|Canon SX70||-||stereo||mono||Y||-||micro||2.0||Y||-||Y||Canon SX70|
|Canon G1 X Mark II||Y||stereo||mono||-||-||mini||2.0||Y||Y||-||Canon G1 X Mark II|
|Canon G16||Y||stereo||mono||-||-||mini||2.0||Y||-||-||Canon G16|
|Canon S120||-||stereo||mono||-||-||mini||2.0||Y||-||-||Canon S120|
|Canon G1 X||Y||stereo||mono||-||-||mini||2.0||-||-||-||Canon G1 X|
|Canon G15||Y||stereo||mono||-||-||mini||2.0||-||-||-||Canon G15|
|Canon SX40||Y||stereo||mono||-||-||YES||2.0||-||-||-||Canon SX40|
|Canon 1100D||Y||stereo||mono||-||-||mini||2.0||-||-||-||Canon 1100D|
|Canon G12||Y||stereo||mono||-||-||mini||2.0||-||-||-||Canon G12|
|Panasonic FZ330||Y||stereo||mono||Y||-||mini||2.0||Y||-||-||Panasonic FZ330|
|Panasonic LX7||Y||stereo||mono||-||-||mini||2.0||-||-||-||Panasonic LX7|
|Panasonic FZ150||Y||stereo||none||-||-||mini||2.0||-||-||-||Panasonic FZ150|
It is notable that the SX60 offers wifi support, which can be a very convenient means to transfer image data to an off-camera location. In contrast, the SX50 does not offer wifi capability.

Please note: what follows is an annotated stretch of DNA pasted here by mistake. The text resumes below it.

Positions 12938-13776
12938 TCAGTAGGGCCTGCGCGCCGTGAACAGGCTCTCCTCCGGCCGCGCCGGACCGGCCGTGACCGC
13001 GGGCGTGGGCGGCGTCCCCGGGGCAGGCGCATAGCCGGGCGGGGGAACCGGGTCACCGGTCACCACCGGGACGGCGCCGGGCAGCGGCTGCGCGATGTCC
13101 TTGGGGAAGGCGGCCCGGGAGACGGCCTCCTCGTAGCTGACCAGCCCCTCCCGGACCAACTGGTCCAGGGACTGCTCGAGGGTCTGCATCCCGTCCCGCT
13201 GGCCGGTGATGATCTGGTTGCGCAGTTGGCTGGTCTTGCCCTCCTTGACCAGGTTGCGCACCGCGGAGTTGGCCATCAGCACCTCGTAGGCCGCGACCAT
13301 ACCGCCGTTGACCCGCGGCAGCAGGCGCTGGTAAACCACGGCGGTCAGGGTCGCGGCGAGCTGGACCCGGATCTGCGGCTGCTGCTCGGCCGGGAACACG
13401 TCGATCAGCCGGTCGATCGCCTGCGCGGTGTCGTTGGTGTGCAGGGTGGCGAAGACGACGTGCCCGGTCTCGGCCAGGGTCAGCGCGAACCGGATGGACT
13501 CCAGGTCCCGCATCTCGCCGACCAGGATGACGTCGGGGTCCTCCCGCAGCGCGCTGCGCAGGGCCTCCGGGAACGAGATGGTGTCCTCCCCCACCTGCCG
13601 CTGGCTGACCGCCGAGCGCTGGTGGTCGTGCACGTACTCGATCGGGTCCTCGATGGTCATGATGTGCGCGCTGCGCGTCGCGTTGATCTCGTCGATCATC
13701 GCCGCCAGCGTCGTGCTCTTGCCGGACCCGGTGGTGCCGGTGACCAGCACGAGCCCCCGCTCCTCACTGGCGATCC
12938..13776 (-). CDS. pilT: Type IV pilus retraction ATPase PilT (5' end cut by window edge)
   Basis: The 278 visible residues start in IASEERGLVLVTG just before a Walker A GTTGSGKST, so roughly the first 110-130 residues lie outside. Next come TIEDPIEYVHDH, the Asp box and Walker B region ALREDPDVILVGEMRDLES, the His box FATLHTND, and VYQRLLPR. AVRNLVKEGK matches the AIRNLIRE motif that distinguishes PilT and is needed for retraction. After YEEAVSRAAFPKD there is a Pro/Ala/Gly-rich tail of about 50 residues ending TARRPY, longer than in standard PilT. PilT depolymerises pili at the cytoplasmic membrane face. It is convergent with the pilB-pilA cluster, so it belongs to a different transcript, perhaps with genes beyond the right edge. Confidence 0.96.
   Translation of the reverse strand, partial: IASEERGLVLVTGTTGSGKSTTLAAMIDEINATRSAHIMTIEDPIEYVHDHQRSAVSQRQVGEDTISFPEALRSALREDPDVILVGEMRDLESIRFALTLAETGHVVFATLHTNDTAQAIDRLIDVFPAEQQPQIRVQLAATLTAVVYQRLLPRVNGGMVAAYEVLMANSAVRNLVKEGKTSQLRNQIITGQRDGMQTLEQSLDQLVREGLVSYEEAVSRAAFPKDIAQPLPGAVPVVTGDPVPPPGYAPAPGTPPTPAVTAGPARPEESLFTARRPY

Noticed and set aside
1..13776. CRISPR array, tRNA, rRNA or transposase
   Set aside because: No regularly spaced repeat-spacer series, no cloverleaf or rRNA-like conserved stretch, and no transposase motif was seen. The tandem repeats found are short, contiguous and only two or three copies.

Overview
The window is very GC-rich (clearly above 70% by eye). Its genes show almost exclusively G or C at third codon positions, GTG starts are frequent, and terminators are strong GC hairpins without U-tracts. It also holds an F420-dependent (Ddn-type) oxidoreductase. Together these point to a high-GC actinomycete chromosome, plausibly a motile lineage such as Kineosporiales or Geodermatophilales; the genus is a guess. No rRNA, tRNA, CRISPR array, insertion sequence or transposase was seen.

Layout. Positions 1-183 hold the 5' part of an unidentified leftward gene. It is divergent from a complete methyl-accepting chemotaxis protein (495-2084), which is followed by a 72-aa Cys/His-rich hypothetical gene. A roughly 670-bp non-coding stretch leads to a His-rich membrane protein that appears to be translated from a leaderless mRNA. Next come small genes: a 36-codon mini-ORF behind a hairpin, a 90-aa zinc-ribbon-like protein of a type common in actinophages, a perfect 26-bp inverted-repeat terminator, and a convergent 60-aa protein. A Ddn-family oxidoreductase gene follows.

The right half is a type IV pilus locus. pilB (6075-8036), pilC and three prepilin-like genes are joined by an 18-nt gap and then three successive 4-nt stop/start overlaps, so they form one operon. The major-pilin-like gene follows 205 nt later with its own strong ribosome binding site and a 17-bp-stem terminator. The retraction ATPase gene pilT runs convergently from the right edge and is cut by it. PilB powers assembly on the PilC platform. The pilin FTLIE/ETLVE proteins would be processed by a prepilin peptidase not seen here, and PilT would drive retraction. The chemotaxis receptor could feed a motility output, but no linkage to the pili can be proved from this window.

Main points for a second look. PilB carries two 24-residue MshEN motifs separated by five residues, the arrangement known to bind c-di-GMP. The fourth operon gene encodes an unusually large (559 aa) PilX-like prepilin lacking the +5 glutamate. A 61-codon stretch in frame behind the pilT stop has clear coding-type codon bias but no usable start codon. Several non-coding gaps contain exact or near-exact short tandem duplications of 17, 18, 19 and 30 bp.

Both the SX50 and the SX60 have been discontinued, but can regularly be found used on eBay. The SX50 was replaced by the Canon SX60, while the SX60 was followed by the Canon SX70. Further information on the two cameras (e.g. user guides, manuals), as well as related accessories, can be found on the official Canon website.
So what conclusions can be drawn? Which of the two cameras – the Canon SX50 or the Canon SX60 – has the upper hand? Is one clearly better than the other? A synthesis of the relative strong points of each of the models is listed below.
Reasons to prefer the Canon PowerShot SX50 HS:
- Better moiré control: Has an anti-alias filter to avoid artificial patterns to appear in images.